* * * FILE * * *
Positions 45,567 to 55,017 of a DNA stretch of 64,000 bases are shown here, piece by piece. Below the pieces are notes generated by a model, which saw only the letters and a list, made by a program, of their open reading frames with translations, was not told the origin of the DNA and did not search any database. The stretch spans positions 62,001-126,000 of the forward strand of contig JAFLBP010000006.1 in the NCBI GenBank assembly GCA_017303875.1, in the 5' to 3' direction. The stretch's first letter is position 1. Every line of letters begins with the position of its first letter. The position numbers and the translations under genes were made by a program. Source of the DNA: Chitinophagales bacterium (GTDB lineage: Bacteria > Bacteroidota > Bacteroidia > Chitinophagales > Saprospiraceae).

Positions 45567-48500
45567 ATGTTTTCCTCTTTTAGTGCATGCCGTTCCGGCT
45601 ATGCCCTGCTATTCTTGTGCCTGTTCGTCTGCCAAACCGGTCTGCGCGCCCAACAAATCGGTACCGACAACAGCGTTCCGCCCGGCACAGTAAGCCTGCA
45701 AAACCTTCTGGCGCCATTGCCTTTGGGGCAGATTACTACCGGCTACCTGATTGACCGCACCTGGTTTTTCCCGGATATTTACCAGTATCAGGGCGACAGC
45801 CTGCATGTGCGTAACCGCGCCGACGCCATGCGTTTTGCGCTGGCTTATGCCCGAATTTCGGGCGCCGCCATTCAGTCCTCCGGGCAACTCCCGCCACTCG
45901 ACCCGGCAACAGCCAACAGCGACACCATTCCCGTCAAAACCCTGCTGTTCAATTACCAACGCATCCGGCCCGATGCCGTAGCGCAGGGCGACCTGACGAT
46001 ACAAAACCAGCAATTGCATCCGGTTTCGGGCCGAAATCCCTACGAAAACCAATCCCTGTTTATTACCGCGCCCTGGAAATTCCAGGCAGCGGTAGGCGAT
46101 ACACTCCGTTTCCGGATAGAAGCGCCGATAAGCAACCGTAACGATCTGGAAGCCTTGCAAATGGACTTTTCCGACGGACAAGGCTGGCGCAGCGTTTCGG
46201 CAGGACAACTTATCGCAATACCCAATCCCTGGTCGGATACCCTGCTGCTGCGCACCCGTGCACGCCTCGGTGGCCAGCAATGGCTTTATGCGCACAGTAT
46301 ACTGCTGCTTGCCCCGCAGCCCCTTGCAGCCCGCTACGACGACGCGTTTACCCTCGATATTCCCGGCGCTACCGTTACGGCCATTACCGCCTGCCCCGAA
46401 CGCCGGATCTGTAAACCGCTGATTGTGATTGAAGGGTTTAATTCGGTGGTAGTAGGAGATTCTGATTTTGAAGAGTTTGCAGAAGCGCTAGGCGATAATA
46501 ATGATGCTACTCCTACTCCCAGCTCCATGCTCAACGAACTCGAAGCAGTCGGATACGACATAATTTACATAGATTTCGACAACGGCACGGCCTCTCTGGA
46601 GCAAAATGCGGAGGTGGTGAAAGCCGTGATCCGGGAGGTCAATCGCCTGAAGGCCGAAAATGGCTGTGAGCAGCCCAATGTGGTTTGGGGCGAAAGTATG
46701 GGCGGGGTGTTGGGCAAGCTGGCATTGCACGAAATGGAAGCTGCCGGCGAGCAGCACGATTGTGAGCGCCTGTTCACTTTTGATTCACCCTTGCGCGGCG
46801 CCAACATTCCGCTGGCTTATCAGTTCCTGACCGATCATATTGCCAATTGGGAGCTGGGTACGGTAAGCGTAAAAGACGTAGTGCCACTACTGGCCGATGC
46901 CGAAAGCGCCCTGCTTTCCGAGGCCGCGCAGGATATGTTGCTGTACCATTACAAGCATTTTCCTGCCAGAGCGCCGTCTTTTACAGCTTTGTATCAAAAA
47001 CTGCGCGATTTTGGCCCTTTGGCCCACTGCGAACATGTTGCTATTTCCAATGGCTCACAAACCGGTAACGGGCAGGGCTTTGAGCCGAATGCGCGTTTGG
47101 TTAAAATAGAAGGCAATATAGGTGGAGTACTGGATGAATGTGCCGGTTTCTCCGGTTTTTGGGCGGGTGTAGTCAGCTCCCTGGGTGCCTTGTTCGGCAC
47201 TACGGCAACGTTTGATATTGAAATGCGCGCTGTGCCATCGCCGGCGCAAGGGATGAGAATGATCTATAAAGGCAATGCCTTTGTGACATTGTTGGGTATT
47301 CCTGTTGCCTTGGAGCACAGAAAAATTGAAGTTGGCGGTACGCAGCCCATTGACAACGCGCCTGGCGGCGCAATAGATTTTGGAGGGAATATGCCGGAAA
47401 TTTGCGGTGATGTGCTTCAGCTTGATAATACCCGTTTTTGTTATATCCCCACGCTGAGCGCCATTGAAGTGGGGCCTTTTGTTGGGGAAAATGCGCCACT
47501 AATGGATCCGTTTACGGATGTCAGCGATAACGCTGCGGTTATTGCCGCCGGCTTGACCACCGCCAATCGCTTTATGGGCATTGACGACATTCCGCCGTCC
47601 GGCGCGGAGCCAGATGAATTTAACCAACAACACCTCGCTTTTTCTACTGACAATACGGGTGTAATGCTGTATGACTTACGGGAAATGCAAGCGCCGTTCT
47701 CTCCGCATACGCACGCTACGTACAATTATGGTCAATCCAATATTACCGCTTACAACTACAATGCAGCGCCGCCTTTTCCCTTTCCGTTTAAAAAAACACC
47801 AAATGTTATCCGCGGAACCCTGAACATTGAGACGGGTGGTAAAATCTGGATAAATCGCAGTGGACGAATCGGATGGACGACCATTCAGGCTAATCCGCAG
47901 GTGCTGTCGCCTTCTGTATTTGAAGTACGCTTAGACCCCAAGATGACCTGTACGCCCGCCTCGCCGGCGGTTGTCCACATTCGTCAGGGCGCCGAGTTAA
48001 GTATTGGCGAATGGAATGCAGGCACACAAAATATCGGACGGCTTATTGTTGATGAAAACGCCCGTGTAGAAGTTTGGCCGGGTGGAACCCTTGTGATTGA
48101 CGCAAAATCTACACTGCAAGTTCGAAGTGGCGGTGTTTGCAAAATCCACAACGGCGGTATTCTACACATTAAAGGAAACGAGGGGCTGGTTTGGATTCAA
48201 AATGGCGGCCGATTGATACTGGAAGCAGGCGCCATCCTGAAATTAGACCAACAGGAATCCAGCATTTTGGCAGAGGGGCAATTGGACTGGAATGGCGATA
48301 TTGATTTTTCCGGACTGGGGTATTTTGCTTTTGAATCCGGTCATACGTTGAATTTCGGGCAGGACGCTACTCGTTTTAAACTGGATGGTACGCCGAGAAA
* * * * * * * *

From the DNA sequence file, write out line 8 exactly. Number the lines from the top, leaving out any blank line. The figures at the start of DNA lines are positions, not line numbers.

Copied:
46001 ACAAAACCAGCAATTGCATCCGGTTTCGGGCCGAAATCCCTACGAAAACCAATCCCTGTTTATTACCGCGCCCTGGAAATTCCAGGCAGCGGTAGGCGAT